(Editor’s note: This article appeared in the Wall Street Journal on June 5, 1989. Claudia Rosett died Saturday at 67.)
From behind a burning bus barricade Saturday night [June 3] comes the gunfire of soldiers advancing toward Tiananmen Square. The shots are answered by the angry yells of thousands of citizens defending Chang An Road about two miles west of the square. People snatch up bricks and bottles, their only weapons against the guns of their country’s own army. Then, faces grim, they start to fall back. The soldiers overrun the flaming roadblock, and under the midnight sky can be seen as a dark line of helmets moving fast toward the crowd. Panicked, people turn and run back a few hundred yards to rally by the next bus barricade. Bullets ricochet off the stone walls that line the road. A young man, blood running from his forehead, stumbles toward the sidewalk.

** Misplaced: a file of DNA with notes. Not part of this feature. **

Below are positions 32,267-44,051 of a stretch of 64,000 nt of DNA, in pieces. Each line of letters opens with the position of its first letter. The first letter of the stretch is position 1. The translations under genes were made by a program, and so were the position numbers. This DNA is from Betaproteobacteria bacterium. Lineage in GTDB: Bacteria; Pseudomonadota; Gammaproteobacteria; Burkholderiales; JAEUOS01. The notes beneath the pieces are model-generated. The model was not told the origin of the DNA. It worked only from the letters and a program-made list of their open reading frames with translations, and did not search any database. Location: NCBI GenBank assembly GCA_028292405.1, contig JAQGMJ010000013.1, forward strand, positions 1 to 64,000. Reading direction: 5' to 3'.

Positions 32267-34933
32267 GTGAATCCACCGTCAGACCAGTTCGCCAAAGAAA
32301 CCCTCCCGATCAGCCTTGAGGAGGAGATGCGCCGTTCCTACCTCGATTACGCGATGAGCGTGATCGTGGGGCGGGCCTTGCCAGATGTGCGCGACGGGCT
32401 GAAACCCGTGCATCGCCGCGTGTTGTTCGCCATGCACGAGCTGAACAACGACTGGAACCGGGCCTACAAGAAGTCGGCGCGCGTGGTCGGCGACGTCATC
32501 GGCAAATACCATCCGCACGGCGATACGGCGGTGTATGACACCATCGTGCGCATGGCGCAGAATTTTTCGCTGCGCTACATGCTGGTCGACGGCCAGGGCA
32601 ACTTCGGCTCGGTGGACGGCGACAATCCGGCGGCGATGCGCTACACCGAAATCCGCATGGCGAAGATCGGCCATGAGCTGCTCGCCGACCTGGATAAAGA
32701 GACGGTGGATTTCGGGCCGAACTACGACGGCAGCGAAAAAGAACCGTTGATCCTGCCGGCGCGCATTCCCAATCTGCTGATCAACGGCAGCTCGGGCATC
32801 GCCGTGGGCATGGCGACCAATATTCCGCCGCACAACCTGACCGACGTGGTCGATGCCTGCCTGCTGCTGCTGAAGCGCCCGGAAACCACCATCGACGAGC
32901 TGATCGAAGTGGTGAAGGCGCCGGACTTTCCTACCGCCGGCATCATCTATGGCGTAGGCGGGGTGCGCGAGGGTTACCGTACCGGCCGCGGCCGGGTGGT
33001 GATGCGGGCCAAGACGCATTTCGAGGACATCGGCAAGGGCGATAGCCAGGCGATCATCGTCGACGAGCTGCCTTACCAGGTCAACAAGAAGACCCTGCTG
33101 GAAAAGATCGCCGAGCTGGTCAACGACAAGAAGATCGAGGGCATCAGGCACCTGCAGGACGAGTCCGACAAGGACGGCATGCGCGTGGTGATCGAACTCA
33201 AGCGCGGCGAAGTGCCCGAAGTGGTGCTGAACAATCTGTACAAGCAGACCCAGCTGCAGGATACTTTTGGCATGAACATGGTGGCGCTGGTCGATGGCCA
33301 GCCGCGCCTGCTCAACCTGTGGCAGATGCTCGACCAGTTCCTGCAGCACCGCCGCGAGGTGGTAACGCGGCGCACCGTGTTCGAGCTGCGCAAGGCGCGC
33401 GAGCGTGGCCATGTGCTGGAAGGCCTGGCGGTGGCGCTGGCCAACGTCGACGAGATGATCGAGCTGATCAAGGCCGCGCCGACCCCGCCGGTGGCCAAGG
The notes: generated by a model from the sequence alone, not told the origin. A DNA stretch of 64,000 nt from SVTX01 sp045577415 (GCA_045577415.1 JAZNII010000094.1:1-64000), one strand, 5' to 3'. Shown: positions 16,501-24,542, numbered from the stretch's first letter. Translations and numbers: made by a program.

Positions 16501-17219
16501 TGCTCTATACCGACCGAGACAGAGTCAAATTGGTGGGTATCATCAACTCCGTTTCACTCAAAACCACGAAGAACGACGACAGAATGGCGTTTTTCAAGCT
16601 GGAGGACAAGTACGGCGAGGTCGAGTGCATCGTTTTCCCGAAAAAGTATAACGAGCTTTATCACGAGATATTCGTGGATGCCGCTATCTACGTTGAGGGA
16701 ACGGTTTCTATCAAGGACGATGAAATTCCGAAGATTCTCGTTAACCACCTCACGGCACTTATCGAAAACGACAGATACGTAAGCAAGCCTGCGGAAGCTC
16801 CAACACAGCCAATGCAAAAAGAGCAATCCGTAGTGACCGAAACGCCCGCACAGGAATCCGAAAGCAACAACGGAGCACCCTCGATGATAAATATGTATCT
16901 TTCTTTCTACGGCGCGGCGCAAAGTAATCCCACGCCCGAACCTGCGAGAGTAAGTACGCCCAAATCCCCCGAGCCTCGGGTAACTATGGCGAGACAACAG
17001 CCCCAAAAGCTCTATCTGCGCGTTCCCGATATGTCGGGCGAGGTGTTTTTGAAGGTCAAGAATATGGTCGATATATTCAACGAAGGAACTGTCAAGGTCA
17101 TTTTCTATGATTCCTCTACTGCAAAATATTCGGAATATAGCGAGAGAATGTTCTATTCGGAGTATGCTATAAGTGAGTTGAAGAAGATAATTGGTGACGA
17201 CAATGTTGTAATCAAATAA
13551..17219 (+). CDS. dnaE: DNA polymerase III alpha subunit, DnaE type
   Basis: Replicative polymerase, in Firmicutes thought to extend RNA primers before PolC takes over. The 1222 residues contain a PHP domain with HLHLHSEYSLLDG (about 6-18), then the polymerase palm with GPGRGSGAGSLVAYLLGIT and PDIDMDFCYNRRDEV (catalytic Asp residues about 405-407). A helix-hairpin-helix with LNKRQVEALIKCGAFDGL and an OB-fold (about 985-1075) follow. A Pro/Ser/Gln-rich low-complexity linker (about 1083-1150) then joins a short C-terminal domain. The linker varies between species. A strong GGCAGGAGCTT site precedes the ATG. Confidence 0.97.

The crowd sets fire to a bus and a truck at this next barricade. When the truck’s gas tank explodes, a man’s pants catch fire. He runs screaming down the street, people beating at his clothes with their hands to put out the flames. Nearby, a woman climbs up on a pylon to watch the troops. Three men pull her down to safety as bullets crack into the walls just ahead. The soldiers keep coming, and behind them now shine the headlights of armored personnel carriers—their treads shaking the pavement. As the crowd falls back again, a man in thick spectacles stops a Western reporter to volunteer in English a comment that will be heard many times before dawn Sunday. “Terrible,” he says. “Very terrible.”